As my dissertation in the final semester of my Medical Humanities MSc, I decided to take on the project of writing music for medical waiting rooms. I composed and recorded an album of music lasting an hour. It involved a collection of electronic ambient and piano music, with the intention of providing a calming waiting room environment. The album was played in a waiting room at Chelsea and Westminster Hospital. The pieces of music are published in this blog.
In order to write the music to encourage a relaxing environment, I used the technique of musical embodiment when composing. I have taken a section from my dissertation blog which explains this process, taught to me by a musician and composer, Gary Lloyd:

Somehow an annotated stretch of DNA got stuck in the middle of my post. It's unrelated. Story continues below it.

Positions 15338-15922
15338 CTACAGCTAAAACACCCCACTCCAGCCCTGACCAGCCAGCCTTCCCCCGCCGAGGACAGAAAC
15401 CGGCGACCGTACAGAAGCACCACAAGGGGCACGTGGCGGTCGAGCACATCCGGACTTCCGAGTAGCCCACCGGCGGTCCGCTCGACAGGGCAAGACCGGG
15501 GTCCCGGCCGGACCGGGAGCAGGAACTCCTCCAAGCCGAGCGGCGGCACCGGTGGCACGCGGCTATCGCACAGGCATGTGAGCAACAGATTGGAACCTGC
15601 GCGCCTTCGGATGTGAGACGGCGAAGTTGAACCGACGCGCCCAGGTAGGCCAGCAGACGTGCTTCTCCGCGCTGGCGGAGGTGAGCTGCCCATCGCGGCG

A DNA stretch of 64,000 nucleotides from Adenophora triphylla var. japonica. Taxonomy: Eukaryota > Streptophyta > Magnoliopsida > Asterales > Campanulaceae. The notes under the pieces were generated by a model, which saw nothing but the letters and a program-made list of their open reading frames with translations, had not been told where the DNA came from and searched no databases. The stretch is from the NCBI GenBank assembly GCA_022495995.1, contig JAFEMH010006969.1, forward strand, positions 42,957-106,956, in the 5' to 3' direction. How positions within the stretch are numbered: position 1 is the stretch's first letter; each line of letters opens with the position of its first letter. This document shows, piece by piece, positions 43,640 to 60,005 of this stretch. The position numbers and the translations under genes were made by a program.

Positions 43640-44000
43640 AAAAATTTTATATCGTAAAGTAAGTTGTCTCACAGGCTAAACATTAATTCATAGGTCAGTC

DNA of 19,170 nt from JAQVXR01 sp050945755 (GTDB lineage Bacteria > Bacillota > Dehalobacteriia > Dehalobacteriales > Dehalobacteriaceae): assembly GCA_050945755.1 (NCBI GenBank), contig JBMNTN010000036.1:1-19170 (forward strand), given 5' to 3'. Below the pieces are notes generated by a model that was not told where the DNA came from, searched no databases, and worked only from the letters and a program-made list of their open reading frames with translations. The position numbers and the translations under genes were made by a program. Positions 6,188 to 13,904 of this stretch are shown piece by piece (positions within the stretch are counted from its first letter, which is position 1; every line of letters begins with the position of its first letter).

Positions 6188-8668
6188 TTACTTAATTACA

“You can’t just write music that you think sounds nice. You need to consider the effect you want it to have: how you want the music to make people feel. In order to do so, you must put yourself in a place, embody a situation that evokes those feelings as you compose the music.”
I wanted the music to encourage a relaxing, stress-relieving environment. Therefore, while writing, I needed to imagine myself in a place where I felt completely relaxed, happy and stress-free. For the first piece of music written alongside Gary as an exercise, I imagined myself lying on a beautiful beach, the sun warming my skin and the waves gently lapping at the shoreline. By imagining myself in that place, I was able to write relaxing music more effectively.